The lava field on the Big Island is glowing orange at night as molten-hot rock flows freely from cracks in the Earth.
There are two types of lava, and both can emerge from Kilauea. Pahoehoe lava flows smooth and often cools into billowy textures — that’s what we’re seeing in this video. The other type — aa lava — doesn’t really “flow.” It resembles jagged rocks or large pieces of broken glass. It clinks and crackles as it inches across the landscape.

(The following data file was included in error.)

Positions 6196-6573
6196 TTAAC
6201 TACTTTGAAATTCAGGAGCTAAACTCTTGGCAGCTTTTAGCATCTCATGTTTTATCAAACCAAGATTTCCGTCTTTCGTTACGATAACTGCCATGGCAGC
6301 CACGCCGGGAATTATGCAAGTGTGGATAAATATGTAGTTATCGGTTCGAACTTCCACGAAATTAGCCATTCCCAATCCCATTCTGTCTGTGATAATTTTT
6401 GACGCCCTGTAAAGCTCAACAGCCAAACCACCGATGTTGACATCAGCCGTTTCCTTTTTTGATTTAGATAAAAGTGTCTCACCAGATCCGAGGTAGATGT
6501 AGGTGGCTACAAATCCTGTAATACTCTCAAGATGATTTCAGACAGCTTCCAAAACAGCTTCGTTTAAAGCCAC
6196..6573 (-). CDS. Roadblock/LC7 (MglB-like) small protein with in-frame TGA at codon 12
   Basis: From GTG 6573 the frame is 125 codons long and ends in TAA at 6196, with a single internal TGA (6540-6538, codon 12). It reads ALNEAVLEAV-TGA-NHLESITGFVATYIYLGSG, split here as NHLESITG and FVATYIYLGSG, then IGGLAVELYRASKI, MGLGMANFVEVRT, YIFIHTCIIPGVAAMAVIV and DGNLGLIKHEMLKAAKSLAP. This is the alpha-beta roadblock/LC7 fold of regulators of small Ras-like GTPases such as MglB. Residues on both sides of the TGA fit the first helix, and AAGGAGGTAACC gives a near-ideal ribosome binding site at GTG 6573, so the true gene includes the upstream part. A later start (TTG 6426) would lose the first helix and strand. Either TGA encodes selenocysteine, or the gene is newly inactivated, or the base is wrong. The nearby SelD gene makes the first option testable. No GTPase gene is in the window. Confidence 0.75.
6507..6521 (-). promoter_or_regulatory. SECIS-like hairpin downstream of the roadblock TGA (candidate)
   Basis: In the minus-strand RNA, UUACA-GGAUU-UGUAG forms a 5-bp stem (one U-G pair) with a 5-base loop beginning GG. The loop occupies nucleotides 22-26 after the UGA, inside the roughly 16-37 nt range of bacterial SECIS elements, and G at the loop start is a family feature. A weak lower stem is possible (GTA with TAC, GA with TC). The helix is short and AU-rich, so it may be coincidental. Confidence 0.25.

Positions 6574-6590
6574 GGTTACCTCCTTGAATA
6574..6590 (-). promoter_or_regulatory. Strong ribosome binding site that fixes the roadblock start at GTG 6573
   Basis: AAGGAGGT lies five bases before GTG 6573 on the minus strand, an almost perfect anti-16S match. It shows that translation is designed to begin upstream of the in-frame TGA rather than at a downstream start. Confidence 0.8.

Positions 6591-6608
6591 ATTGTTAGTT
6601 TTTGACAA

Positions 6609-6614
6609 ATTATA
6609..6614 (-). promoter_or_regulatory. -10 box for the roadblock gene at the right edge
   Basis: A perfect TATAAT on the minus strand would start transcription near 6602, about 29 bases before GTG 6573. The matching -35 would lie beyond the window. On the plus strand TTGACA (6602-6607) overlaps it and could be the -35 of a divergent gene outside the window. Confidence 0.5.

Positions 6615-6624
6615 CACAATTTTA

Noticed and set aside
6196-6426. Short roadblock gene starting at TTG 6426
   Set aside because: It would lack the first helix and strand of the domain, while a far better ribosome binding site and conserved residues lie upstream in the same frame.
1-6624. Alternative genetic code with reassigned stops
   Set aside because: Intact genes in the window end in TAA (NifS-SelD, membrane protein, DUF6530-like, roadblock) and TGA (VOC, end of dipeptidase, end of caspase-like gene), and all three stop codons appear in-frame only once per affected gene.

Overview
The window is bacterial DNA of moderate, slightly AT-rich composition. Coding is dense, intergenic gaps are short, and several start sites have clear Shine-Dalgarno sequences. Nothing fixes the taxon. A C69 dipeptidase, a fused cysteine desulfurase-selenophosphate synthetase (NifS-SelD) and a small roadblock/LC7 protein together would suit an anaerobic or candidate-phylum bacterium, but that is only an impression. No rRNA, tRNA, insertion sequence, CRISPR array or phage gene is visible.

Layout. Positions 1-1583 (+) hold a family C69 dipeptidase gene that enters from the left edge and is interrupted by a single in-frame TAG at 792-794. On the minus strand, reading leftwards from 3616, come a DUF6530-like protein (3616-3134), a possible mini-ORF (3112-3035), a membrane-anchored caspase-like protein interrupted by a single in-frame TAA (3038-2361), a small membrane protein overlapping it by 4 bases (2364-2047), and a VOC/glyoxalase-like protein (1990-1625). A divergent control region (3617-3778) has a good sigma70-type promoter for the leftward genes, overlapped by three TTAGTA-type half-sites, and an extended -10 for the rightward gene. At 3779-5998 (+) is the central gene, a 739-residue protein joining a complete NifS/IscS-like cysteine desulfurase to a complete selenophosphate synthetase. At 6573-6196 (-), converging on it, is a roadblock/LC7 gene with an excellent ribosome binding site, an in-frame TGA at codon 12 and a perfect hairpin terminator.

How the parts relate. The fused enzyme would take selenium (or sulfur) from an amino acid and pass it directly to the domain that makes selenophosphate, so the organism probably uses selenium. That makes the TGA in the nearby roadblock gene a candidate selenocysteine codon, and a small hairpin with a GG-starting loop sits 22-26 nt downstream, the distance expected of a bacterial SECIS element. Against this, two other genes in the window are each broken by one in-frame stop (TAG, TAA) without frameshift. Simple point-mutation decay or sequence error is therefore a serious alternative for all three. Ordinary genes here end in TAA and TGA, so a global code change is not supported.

Kilauea is also the location of Hawaii Volcanoes National Park. You can hike across the lava field — black and crusty where lava from previous eruptions has cooled — and wind up at the shoreline, where it drips into the Pacific Ocean. At times it oozes molten goo and at others it creeps into neighborhoods and burns down structures.
The Big Island’s Kilauea volcano has been an active area since the 1983 Puu Oo eruption. The USGS says that the East Rift Zone flow has destroyed more than 200 structures in the decades since that eruption.